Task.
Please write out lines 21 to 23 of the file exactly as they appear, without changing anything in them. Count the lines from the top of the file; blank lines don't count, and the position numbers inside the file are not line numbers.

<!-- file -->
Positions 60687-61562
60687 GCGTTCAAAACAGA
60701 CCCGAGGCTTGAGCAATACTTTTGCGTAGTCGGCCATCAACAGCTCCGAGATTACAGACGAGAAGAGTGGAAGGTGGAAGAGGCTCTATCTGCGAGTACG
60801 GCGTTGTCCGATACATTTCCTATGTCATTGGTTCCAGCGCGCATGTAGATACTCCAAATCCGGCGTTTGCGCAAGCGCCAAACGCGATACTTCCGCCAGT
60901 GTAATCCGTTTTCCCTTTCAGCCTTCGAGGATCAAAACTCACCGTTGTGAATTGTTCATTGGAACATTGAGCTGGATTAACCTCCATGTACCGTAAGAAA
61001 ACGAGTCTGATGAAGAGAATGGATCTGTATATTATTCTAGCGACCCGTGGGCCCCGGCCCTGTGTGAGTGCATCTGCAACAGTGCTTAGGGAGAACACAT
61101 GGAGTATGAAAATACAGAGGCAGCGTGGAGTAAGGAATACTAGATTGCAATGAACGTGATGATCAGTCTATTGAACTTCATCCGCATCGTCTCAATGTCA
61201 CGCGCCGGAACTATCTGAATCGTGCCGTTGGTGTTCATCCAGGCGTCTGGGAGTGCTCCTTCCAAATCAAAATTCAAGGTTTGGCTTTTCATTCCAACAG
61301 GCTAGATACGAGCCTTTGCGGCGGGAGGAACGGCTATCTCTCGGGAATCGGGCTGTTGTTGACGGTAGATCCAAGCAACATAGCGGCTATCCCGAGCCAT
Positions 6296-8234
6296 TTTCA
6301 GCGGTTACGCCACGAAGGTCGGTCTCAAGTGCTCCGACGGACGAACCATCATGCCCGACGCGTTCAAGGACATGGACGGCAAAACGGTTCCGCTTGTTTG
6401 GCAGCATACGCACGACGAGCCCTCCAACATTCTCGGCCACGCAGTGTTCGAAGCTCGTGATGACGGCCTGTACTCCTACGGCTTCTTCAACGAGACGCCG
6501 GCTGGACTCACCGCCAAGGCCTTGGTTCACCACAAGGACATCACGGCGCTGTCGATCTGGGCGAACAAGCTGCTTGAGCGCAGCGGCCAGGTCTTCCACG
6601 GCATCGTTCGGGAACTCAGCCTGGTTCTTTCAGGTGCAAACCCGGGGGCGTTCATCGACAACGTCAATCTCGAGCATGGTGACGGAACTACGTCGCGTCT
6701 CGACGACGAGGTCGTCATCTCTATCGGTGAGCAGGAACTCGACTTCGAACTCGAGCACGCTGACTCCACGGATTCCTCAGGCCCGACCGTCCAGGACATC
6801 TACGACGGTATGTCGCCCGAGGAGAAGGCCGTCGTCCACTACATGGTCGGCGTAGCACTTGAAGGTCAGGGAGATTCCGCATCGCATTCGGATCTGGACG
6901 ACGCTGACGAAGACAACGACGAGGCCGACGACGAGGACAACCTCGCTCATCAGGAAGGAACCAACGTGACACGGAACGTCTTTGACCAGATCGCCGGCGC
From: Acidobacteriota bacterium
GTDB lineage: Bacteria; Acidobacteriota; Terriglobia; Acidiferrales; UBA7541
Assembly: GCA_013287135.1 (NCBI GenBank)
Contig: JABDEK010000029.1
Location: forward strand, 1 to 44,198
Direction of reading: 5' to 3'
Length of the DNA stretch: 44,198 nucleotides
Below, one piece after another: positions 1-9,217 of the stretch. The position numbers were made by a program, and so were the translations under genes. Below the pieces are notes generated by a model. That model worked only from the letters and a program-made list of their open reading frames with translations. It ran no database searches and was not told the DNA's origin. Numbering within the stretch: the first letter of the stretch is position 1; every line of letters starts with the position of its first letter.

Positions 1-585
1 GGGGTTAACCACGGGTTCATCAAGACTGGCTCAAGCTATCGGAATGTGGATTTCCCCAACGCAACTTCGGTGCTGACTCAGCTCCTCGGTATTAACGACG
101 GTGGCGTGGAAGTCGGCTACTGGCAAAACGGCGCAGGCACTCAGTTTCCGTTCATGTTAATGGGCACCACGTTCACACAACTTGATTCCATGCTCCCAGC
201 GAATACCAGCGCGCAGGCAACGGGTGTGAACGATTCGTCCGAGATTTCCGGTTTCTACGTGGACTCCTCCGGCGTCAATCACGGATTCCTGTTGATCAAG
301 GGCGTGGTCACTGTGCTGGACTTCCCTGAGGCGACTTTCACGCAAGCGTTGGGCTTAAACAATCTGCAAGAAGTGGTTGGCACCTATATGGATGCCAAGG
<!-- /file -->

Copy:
Assembly: GCA_013287135.1 (NCBI GenBank)
Contig: JABDEK010000029.1
Location: forward strand, 1 to 44,198